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A winning stroke every time

June 18, 2011

Farah Vohra is the only girl in Pakistan’s five-member swimming team participating in the Special Olympics World Summer Games. – Fahim Siddiqi/White Star

KARACHI: Eighteen-year-old Farah Vohra is the only girl in Pakistan’s five-member special swimming team leaving for Athens on Monday to compete in the Special Olympics World Summer Games (June 25 to July 4) there.

Vohra, who was born with Down's Syndrome, will compete in the 25 metre backstroke and 25metre freestyle categories. Her coaches are very optimistic about her success at the Games.

“She is training very hard for two hours, five days a week, Monday to Friday. She has a good chance of winning, too. I have in my experience worked with special people and seen them beat normal folks in regular competitions,” said her coach Mohammad Ramzan Zafar.

Meanwhile, her assistant coach Jasmine Sharif, herself a winner of two gold medals in the 2007 Games in Shanghai, China, said that she can clearly see a winner in the girl.

“Farah is very obedient and follows all our instructions to the best of her ability. So in my heart, I feel that she will return with a medal. The rest only God knows best,” she added.

Having won bronze medals in the 50 metres race and softball events in Ludhiana, India, in 2009, and gold, silver and bronze in the Karachi City Games last year, Farah herself is no stranger to victory, and is quite upbeat about the whole competition. Having completed one strenuous training session, she had no problems changing out of her cheerful green Special Olympics of Pakistan (SOP) T-shirt again to dive back into the pool in order to pose for the photographers.

“I have been calling up all my relatives and friends to come and meet me before I leave. I want everyone to pray for me, too. In return, if I win, I will give a treat to everyone,” she announced.

Vohra, who was born with Down's Syndrome, will compete in the 25 metre backstroke and 25metre freestyle categories. – Fahim Siddiqi/White Star

SOP provides year-round sports training and athletic competitions in a variety of Olympic-type sports for children and adults with intellectual disability. It also gives the individuals continuing opportunities to develop physical fitness, demonstrate courage, experience joy and participate in a sharing of gifts skills and friendship with their families, other Special Olympics athletes and the community.

Not a part of the Pakistan Olympics Association, SOP depends mostly on donations and annual fundraisers. The Karachi Club here have offered their sports facilities free of charge to SOP for training of the special sportspersons.

Initially 15 swimmers, six girls and nine boys, were announced as probables for the special swimming team of which only four boys and one girl was selected.

The team also includes Saadullah Asad (25 m breaststroke and freestyle), Ahsan Ali (25 m backstroke and freestyle), Hasnain (25 m breaststroke and freestyle) and Amir (25 m backstroke and freestyle). Besides competing in the categories mentioned, the four boys will also compete in the 25 metres relay.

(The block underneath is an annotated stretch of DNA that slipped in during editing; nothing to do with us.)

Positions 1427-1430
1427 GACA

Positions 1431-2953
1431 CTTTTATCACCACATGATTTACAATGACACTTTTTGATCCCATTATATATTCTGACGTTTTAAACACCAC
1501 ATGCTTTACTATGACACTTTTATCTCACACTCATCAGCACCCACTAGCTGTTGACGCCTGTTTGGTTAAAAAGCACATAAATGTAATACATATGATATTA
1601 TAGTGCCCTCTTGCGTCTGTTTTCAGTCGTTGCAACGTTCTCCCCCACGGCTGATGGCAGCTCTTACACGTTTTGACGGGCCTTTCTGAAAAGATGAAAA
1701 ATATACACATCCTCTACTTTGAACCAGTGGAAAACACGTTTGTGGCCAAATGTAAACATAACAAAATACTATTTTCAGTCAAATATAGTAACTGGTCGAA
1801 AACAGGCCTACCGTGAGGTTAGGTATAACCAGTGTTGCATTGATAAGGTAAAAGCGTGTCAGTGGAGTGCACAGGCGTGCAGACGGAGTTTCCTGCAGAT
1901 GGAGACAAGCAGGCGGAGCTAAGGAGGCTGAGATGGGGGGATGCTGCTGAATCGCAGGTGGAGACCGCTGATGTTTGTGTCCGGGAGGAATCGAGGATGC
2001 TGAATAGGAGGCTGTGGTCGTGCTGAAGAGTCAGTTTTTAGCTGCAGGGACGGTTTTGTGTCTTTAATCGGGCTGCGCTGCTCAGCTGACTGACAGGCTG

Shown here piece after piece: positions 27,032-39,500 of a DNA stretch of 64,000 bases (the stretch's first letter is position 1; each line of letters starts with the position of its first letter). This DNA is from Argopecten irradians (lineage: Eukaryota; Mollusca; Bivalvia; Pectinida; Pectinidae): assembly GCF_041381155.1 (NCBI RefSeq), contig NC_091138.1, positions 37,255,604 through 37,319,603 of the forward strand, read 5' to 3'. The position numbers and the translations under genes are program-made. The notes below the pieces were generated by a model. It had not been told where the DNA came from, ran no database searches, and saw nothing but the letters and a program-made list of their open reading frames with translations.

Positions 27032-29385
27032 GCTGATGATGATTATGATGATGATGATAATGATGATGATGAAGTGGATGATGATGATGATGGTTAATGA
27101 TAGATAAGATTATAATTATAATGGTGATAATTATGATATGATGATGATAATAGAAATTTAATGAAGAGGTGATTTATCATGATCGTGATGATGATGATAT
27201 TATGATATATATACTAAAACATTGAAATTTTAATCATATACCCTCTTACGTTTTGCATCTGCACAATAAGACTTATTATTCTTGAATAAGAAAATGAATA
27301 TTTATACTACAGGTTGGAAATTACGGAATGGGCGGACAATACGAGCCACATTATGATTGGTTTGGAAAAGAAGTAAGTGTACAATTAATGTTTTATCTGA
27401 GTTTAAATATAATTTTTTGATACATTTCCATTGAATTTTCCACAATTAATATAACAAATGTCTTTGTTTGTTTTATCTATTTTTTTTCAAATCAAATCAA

“Our coaches Sir Zafar and Miss Jasmine along with Miss Kausar, who is in charge of sports at the Karachi Club where I trained for the Games, and Miss Shahida Haider have worked very hard with us. I want to do them and my country proud by bringing back a gold medal in swimming,” Farah said, while teammate Saadullah clapped.

“This is a team in every way. They share helpful tips and support and cheer for each other all the time,” said Farah’s mother Nilofer Vohra, who said they didn’t even know how to bring up a special child when informed by the doctors that their baby girl had Down’s syndrome.

“She didn’t start walking when other children her age did and spoke her first word at the age of five. But look at her now,” she said gesturing to the young champion with pride.

“It was at the age of five that we got her admitted to the pre-nursery section at the International School of Studies, one of two such schools in Karachi that believe in inclusive education where they allow two or three special children to study in the same class as normal students,” said her father Farooq Vohra.

“Today, she has completed her Matric and the school. Following the concept that special people are also a part of society, has offered us to either let her continue with her studies or work as a teacher’s assistant at the same institution,” added the proud father.

About how Farah got involved in sports, her mother provided: “Meanwhile our friends suggested that we get her registered with SOP, which we did when she was 10 years old.”

Farah was introduced to several special activities by SOP and after sprinting and playing softball, she also learned how to swim at age 12.

“She is a very active child and gives everything she does her all,” said her mother. “Now my only concern is that she is getting a little dark by staying in the sun so much,” laughed the mother.

The Special Olympics World Summer Games take place every four years. At the last games in 2007 in Shanghai, China, team Pakistan won 15 gold  medals, 20 silver medals and 16 bronze medals. Team Pakistan athletes this year will be competing in eight sports—athletics, aquatics, badminton, basketball, bocce (a ball game for low ability athletes), cycling, football and table tennis.

Usually a sportsperson who takes part in the Games cannot go again to compete in the same sport that they have competed in earlier but there is the option for them to change their sports and go back to compete in something else.

The Pakistan special contingent leaves for Athens in the wee hours of Monday.